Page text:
Robert Cray and Keb' Mo' share a few similarities: They were both born in the early 1950s; they're both gifted musicians and songwriters; and they've both won five Grammy Awards. Best of all, they both have shows at the historic Fremont Theater this week. Let's go in chronological order.
- Photo Courtesy Of Sue Turner-Cray
- ROBERT THE GREAT The amazing Robert Cray plays the Fremont Theater on April 14, touring in support of his new album That's What I Heard.
"I thought if we could get this thing that Sam Cooke used to have, the kind of sound that early Sam Cooke records had, that we could pull this off," producer Steve Jordan said in press materials.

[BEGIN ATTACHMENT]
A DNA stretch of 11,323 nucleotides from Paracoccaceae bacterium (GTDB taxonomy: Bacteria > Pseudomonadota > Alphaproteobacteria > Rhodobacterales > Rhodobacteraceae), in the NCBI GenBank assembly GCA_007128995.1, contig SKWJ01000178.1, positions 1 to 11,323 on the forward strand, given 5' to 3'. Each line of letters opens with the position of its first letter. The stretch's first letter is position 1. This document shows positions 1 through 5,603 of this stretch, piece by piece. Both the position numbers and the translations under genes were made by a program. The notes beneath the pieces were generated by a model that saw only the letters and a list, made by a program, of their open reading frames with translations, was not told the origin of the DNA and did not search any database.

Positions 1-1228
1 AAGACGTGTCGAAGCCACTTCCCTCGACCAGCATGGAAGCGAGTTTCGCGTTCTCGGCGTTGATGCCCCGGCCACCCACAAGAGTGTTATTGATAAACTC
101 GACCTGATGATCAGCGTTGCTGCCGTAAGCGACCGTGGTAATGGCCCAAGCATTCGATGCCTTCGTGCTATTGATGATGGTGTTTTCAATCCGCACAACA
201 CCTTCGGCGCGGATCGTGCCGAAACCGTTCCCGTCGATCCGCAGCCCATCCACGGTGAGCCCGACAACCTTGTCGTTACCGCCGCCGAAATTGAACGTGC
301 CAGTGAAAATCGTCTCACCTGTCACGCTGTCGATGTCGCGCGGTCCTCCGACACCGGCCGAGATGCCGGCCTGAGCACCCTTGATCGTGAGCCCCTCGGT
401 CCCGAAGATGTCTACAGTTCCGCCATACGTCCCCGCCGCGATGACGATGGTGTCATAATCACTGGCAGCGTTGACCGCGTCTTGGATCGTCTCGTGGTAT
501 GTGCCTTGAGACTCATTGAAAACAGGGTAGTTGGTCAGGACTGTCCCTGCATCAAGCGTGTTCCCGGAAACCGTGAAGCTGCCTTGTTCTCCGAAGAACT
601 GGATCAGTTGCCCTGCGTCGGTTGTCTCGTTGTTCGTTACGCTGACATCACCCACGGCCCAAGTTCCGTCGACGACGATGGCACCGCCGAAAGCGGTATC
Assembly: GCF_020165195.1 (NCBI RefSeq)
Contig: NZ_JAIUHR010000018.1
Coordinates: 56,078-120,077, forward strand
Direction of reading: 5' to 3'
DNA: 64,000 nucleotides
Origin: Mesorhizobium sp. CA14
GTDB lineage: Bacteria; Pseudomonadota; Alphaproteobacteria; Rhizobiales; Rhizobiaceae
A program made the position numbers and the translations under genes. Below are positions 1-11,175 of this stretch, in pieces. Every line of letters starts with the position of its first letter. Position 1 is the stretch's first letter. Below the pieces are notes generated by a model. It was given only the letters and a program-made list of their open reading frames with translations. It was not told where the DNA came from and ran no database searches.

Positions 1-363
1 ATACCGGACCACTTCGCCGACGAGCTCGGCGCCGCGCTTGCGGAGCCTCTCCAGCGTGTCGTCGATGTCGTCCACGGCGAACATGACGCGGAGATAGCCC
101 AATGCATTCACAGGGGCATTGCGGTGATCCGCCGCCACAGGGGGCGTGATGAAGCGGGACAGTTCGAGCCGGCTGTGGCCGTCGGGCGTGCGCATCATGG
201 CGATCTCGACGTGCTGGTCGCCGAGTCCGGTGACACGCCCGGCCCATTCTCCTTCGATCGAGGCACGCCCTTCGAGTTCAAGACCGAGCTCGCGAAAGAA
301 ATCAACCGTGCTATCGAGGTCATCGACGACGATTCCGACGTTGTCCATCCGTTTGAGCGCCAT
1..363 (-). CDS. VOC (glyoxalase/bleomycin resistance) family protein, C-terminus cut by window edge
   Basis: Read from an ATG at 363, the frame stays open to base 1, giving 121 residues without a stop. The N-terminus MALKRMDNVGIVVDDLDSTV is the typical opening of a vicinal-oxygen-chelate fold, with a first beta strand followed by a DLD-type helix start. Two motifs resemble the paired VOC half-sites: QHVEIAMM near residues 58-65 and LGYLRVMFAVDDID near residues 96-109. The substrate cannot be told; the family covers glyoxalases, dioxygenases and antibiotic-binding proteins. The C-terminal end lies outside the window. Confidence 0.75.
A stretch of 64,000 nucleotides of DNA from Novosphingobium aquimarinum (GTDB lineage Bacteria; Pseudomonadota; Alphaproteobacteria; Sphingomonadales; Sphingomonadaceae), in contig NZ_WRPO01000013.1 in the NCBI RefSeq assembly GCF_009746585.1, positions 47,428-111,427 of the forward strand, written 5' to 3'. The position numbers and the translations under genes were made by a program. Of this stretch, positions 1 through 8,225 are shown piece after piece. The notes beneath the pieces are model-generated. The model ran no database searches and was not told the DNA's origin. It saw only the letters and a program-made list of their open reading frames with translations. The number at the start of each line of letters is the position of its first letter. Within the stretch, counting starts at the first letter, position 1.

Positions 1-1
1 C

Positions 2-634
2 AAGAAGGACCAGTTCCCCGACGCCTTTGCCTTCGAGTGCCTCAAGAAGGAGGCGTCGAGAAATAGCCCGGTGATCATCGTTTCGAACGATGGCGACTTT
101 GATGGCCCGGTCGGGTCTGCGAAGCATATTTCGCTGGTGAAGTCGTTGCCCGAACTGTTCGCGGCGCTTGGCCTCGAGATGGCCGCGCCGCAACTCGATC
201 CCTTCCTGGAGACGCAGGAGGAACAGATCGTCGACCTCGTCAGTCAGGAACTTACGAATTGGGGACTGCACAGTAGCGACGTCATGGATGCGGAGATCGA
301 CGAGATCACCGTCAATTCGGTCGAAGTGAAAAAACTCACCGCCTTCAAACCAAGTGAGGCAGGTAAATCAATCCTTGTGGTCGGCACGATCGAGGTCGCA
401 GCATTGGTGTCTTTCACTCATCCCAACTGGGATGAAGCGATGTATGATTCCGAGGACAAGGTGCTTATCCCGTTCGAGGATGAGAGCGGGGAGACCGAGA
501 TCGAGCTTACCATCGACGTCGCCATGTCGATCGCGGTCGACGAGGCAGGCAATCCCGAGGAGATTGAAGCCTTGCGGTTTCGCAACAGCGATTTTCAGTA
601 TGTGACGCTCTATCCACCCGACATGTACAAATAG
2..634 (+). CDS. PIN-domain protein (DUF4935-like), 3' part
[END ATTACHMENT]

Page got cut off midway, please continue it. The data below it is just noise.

In addition to some Cray originals, the album features covers such as Curtis Mayfield's "You'll Want Me Back" and Deadric Malone's "You're the One" made famous by Bobby "Blue" Bland and several others.
If my calculations are correct, this is the 20th studio album for the Blues Hall of Famer. His more than two-decade partnership with producer Jordan has certainly paid off in some great music.
"Robert is just a great person besides being extraordinary talent," Jordan said. "People gravitate to his guitar playing first, but I think he's one of the best singers I've heard in my life. Not only because of his singing ability, but his interpretations. He's such an honest soul in my opinion."
Trivia! Cray had an uncredited role as the bassist in the Otis Day and the Knights band from the 1978 comedy classic National Lampoon's Animal House.
- Photo Courtesy Of Jeremy Cowart
- COMING HOME Blues singer-songwriter Keb' Mo' plays the Fremont on April 19, touring in support of Good to Be.